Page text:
Difference between revisions of "Key Store"

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(Windows)
(Windows)
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==Windows==
 
==Windows==
 
The original Windows Crypto API was build on RSA code by the AD team and treated certificates as the primary objects. Keys were depended from Certificates where were stored in the Windows Registry under either the Local Machine (HKLM) or or Current User (HKCU) branch. While the focus on Keys over Certificates changed with the CNG (Crypto Next Generation) code base and Key Store Objects appeared, the certificate language remained.
 
The original Windows Crypto API was build on RSA code by the AD team and treated certificates as the primary objects. Keys were depended from Certificates where were stored in the Windows Registry under either the Local Machine (HKLM) or or Current User (HKCU) branch. While the focus on Keys over Certificates changed with the CNG (Crypto Next Generation) code base and Key Store Objects appeared, the certificate language remained.
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* The best description of the storage locations at Microsoft comes from the Hardware signing team [https://docs.microsoft.com/en-us/windows-hardware/drivers/install/local-machine-and-current-user-certificate-stores Local Machine and Current User Certificate Stores.] Which also notes that "all current user certificate stores except the Current User/Personal store inherit the contents of the local machine certificate stores."
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*The inherited tool from AD [https://docs.microsoft.com/en-us/windows-server/administration/windows-commands/certutil certutil] is the most extensive set of capabilities for manipulating certificates.
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* [https://docs.microsoft.com/en-us/microsoft-desktop-optimization-pack/appv-v4/how-to-modify-private-key-permissions-to-support-management-server-or-streaming-server Permissions to Support Management Server or Streaming Server] contains a description of the use of WinHttpCertCfg.exe tool.
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* [WinHttpCertCfg.exe, a Certificate Configuration Tool WinHttpCertCfg.exe, a Certificate Configuration Tool] give the official description of the use of that tool.
 
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|Physical||Logical store || Description of Contents
 
|Physical||Logical store || Description of Contents

Revision as of 07:55, 27 June 2020

Full Title or Meme=

Where Keys, Certificates and Bindings can be found on each Operating system.

Windows

The original Windows Crypto API was build on RSA code by the AD team and treated certificates as the primary objects. Keys were depended from Certificates where were stored in the Windows Registry under either the Local Machine (HKLM) or or Current User (HKCU) branch. While the focus on Keys over Certificates changed with the CNG (Crypto Next Generation) code base and Key Store Objects appeared, the certificate language remained.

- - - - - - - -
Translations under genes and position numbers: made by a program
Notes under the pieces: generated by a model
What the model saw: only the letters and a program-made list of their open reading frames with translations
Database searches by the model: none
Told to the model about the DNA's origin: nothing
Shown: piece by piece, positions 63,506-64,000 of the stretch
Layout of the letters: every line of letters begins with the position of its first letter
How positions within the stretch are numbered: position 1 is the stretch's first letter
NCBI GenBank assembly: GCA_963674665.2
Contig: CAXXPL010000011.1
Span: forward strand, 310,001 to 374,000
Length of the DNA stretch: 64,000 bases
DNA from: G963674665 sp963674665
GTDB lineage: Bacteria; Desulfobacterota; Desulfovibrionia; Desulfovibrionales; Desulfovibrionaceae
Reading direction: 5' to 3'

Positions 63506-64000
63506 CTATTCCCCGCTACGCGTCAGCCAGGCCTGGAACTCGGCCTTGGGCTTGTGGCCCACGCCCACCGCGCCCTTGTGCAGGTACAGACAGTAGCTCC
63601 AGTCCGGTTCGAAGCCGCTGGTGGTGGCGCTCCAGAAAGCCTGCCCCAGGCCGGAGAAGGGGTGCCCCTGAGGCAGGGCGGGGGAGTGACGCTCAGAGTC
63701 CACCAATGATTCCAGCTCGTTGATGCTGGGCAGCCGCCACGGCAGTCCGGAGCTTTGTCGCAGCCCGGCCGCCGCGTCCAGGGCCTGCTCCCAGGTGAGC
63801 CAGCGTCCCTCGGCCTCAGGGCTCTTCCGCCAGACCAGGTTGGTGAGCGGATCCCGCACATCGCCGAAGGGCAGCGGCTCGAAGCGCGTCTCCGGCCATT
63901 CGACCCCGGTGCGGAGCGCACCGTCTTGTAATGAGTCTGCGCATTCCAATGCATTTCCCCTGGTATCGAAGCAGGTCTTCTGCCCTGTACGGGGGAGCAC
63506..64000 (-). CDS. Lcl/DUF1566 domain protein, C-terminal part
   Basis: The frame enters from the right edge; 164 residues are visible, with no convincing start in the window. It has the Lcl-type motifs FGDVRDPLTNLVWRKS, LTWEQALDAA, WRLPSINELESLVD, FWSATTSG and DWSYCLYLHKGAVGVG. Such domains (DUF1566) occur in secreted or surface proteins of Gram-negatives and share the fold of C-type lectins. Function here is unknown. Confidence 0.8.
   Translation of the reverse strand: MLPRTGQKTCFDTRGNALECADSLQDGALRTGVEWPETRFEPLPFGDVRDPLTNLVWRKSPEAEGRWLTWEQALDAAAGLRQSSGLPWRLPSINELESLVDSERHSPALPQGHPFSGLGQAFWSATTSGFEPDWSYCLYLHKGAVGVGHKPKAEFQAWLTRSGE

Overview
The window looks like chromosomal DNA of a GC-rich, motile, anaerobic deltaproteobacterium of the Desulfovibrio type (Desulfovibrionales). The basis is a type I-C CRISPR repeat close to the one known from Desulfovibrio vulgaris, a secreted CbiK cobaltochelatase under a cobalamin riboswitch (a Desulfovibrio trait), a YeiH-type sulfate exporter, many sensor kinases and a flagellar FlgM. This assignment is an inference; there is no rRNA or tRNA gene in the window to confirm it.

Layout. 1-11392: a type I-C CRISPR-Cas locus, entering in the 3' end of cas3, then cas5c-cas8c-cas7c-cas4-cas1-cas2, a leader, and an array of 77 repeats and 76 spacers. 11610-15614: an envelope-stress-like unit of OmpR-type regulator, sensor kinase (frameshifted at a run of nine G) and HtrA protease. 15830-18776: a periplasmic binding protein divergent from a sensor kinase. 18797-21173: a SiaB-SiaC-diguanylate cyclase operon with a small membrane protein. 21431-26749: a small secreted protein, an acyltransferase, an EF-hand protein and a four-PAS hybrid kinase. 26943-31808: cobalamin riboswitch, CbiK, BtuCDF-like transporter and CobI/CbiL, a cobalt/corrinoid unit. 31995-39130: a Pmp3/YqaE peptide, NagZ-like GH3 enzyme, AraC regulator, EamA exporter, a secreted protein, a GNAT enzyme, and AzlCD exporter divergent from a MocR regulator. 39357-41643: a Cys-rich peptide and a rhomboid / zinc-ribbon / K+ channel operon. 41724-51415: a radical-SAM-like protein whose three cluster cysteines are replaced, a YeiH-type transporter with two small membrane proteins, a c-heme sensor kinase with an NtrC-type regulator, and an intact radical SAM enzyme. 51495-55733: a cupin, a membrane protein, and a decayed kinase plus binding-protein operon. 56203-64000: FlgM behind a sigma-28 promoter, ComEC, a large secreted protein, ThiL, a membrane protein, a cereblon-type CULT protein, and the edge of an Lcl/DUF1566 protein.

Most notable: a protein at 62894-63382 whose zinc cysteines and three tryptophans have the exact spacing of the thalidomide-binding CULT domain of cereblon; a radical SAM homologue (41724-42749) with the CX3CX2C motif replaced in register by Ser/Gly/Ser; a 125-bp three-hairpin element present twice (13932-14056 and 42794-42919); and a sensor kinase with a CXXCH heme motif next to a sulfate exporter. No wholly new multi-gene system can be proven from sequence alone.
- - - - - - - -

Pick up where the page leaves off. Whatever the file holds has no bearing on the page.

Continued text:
• The best description of the storage locations at Microsoft comes from the Hardware signing team Local Machine and Current User Certificate Stores. Which also notes that "all current user certificate stores except the Current User/Personal store inherit the contents of the local machine certificate stores."
  • The inherited tool from AD certutil is the most extensive set of capabilities for manipulating certificates.
  • Permissions to Support Management Server or Streaming Server contains a description of the use of WinHttpCertCfg.exe tool.
  • [WinHttpCertCfg.exe, a Certificate Configuration Tool WinHttpCertCfg.exe, a Certificate Configuration Tool] give the official description of the use of that tool.
Physical Logical store Description of Contents
My Personal certificates associated with a private key controlled by the user or computer.
Root Trusted Root Certification Authorities certificates from implicitly trusted certification authorities (CAs).
 ?? Enterprise Trust certificate trust lists typically used to trust self-signed certificates from other organizations.
CA Intermediate Certification Authorities certificates issued to subordinate CAs in the certification hierarchy.
 ?? Active Directory User Object the user object certificate or certificates published in Active Directory.
TrustedPublisher Trusted Publishers certificates from trusted CAs.
 ?? Untrusted Certificates certificates that have been explicitly identified as untrusted.
Root Third-Party Root Certification Authorities trusted root certificates from CAs outside the internal certificate hierarchy.
TrustedPeople Trusted People certificates issued to users or entities that have been explicitly trusted.
ADDRESSBOOK Other People certificates issued to users or entities that have been implicitly trusted.
REQUEST Certificate Enrollment Requests pending or rejected certificate requests.
FlightRoot Preview Build Roots
TestSignRoot Test Roots
eSIM Certification Authorities eSIM Certification Authorities
Homegroup Machine Certificates Homegroup Machine Certificates
Remote Desktop Remote Desktop
SmartCardRoot Smart Card Trusted Roots
SMS SMS
TrustedAppRoot Trusted Packaged App Installation Authorities
TrustedDevices Trusted Devices
WebHosting Web Hosting
WHSKeys WHSKeys
Windows Live ID Token Issuer Windows Live ID Token Issuer
Windows Web Management Windows Web Management
ClientAuthIssuer N/A
MSIEHistoryJournal N/A
Trust N/A

Java

Apple

References